"But Cerinthus also, by means of revelations purporting to have been written by a great apostle, lyingly imposes upon us marvellous prodigies which he professes to have been shown him by angels, saying that after the resurrection the kingdom of Christ is an earthly kingdom, and again that men shall live in Jerusalem in th eflesh and be the slaves of lusts and pleasures. And, being an enemy to the scriptures of God, he would fain deceive, and says that a tale of a thousand years is to be spent in marriage festivities1."

Having thus given the facts which bear upon the decision, I will state my hypothesis. Unless I am mistaken, it explains all the phenomena better thatn they have hitherto been explained; and, if so, it may fairly claim a hearing.

Gaius is simply an interlocuter in a dialogue against the Montanists written by Hippolytus. By this person, who takes the orthodox side in the discussion, Hippolytus may have intended himself, or he may have invented an imaginary character for dramatic purposes. In other words, such a dialogue may really have taken place, or the narrative may be fictitious from beginning to end. In the former case, we may suppose that Gaius was his own praenomen; for then he would naturally so style himself in the dialogue, just as Cicero appears under the name of Marcus in his own writings. Not being a slave and being in some sense a Roman, Hippolytus must almost necessarily have had two names, if not more; just as his Alexandrian contemporary Q. Septimius Florens Tertullianus. Such a combination as Gaius Hippolytus is natural in itself, and indeed occurs in an extant inscription found at Placentia; Q. POBLICIO L.L.C. HIPPOLYTUS2. On the latter supposition

1 Euseb. H. E. III. 28 αλλα και Κηρινθος ο δι αποκαλυψεων ως υπο αποστολου μεγαλου γεγραμμενων τερατολογιας ημιν ως δι αγγελων αυτω δεδειγμενας φευδομενος επεισαγει, λεγων μετα την αναστασιν επιγειον ειναι το βασιλειον του Χριστου. και παλιν επιθυμιαις και ηδοναις εν Ιερουσαλημ την σαρκα πολιτευομενην δουλευειν. και εχθρος υπαρχων ταις γραφαις του Θεου αριθμον χιλιονταετιας εν γαμω εορτης θελων πλαναν λεγει γενεσθαι.

2 Gruter, DCCCCLXXXIX. 4.


(that Gaius is an imaginary person), we may appeal to the legal formula 'Ubi tu Gaius, ego Gaia,' as suggesting that Hippolytus might avail himself of the name which corresponds to the anonymous N. or M. of our own formularies1. Of the former kind of dialogue, where the author himself is the orthodox disputant, the work of Justin against Trypho may be taken as a type: of the latter, where a fictitious person maintains the right cause, the dispute between Jason and Papiscus by Ariston of Pella will serve as an example2.

I suppose then that the copies of the Dialogue in general circulation were anonymous. The title may have run Διαλογος Γαιου και Προκλου (or προς Προκλον) η κατα Μοντανιστων. A writer, into whose hands this Dialogue fell, would naturally infer, as Eusebius inferred, (and the analogy of Justin's work would favour the inference), that Gaius was the actual author of the book. The few particulars which Eusebius gives respecting the life of Gaius were doubtless drawn form the Dialogue itself. Thoes which are added by Photius came from the other writings attributed to Gaius, from the Cause of the Universe or the Labyrinth, or perhaps from the Refutation itself. The critics, whom he quotes and to whom he is indebted for these particulars, had observed the cross references from one work to another and correctly inferred therefrom the identity of authorship. Among these cross references was one which connected the authorship of the Dialogue of Gaius and Proclus with the other works, just as these are connected among themselves and proved to belong to the same author. Hence Gaius assumed to be the author of the Dialogue was credited with the other works also.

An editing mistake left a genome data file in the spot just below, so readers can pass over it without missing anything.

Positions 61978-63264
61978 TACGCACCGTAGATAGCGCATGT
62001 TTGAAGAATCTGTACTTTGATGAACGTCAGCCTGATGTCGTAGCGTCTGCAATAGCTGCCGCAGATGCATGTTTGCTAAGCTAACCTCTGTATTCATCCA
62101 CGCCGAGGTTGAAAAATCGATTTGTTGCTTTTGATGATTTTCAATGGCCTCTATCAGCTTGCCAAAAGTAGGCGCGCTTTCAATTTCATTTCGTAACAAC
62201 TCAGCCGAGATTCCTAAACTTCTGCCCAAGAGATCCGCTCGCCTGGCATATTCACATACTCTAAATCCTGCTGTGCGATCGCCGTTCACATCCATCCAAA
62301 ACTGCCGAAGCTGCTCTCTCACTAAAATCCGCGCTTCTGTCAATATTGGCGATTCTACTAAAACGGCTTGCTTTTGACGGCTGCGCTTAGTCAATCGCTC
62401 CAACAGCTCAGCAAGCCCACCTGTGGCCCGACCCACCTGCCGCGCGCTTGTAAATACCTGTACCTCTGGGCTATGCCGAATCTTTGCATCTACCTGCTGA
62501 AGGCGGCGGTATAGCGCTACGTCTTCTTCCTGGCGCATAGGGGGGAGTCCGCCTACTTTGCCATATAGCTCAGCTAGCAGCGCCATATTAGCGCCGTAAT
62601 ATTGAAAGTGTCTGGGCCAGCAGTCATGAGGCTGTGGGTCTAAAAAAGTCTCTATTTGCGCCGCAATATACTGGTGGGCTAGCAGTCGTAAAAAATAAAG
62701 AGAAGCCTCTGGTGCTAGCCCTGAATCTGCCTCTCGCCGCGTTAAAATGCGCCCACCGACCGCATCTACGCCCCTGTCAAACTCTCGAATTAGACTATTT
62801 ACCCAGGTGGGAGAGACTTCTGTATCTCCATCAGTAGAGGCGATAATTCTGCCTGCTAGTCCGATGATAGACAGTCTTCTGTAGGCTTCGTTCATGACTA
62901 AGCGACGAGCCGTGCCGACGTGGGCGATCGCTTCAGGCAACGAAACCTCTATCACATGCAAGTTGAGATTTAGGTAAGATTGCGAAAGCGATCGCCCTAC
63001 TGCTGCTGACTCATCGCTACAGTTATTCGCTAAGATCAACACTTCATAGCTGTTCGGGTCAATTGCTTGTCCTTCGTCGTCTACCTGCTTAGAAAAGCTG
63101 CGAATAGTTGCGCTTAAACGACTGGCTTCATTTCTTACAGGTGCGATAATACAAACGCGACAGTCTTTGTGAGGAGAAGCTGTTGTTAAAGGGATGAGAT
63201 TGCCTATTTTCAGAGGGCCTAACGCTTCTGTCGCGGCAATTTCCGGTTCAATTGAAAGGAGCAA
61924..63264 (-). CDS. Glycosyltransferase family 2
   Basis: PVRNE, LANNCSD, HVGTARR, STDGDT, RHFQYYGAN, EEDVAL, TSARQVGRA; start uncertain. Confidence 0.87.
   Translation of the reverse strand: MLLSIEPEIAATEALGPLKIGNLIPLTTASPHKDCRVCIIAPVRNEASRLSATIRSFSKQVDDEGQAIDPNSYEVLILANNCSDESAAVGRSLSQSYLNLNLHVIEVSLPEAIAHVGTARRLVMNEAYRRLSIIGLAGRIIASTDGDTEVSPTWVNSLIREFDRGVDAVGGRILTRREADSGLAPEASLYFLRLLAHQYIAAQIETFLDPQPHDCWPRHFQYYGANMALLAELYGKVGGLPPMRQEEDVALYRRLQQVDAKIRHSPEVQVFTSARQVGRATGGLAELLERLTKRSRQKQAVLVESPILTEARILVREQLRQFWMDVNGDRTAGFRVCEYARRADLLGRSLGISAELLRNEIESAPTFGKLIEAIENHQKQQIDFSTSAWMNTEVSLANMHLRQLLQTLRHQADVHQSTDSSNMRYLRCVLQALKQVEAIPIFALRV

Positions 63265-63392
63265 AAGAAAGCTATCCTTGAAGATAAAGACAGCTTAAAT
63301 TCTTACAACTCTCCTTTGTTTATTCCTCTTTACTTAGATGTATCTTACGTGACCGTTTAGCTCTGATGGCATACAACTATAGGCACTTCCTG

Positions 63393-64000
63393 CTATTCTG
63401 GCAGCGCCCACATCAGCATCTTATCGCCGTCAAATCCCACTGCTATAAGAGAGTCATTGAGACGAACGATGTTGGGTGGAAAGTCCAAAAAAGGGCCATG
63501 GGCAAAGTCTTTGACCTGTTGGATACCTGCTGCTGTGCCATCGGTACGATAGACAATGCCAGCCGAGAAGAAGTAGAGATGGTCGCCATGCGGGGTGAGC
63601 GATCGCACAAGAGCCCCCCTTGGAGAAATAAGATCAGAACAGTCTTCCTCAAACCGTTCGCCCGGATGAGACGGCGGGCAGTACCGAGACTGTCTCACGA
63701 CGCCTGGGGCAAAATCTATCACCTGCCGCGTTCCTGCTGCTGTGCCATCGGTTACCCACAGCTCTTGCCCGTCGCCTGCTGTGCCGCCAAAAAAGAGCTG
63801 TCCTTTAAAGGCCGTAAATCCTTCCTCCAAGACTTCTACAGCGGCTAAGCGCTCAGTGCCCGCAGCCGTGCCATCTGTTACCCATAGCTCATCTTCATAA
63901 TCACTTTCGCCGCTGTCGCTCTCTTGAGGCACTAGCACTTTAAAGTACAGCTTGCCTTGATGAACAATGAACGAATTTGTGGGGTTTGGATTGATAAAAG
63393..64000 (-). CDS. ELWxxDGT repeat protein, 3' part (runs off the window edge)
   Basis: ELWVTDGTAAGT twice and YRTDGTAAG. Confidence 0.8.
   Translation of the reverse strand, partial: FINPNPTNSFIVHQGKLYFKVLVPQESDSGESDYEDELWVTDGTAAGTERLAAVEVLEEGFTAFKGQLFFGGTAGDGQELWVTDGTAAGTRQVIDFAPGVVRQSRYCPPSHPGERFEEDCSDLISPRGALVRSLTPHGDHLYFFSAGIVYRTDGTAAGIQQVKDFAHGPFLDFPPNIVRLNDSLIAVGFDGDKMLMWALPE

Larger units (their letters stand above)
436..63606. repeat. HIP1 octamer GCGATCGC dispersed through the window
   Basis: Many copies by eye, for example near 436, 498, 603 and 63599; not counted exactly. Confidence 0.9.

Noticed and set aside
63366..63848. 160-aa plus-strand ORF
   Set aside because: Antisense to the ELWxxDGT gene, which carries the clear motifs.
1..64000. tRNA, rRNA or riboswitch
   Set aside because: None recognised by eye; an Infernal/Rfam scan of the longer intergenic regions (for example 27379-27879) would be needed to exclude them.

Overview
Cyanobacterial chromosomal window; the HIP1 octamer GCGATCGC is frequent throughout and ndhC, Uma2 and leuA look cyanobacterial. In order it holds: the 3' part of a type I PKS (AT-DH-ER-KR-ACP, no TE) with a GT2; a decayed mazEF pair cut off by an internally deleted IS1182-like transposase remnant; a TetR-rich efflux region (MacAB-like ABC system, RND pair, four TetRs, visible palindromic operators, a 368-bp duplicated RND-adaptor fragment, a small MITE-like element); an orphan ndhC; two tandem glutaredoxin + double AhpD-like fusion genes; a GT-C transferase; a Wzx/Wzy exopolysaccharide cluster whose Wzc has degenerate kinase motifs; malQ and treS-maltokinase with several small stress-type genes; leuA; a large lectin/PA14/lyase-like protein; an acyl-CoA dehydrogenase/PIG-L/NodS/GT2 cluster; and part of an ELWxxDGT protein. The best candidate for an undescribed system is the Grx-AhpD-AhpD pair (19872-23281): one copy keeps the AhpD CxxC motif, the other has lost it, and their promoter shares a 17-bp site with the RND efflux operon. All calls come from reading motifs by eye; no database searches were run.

This is the explanation of the fact that all the particulars, which are predicated of Gaius, are predicated or predicable of Hippolytus also. They both flourish during the same pontificates; they are both styled 'presbyters,' and both live in Rome; they both receive only thirteen Epistles as written by St Paul, excluding the Epislte to the Hebrews; they both are men of great learning, though the Roman Church for some generations before and after this time was singularly devoid of literary eminence. And lastly, we have here an explanation of the

1 So Tertullian Apol. 3 'Nemo retractat, ne ideo bonus Gaius et prudens Lucius, quia Christianus'; ib. 48 'At enim Christianus, si de homine hominem ipsumque de Gaio Gaium repromittat.'

The work of Minucius Felix stands midway between the two; for, while the chief disputant on the right side is a third person, the writer himself is supposed to be present. Another instance of an early polemical writing thrown into the form of a dialogue is the dispute of Archelaus and Manes. (Routh's Rel. Sacr. v. p. 3 sq.)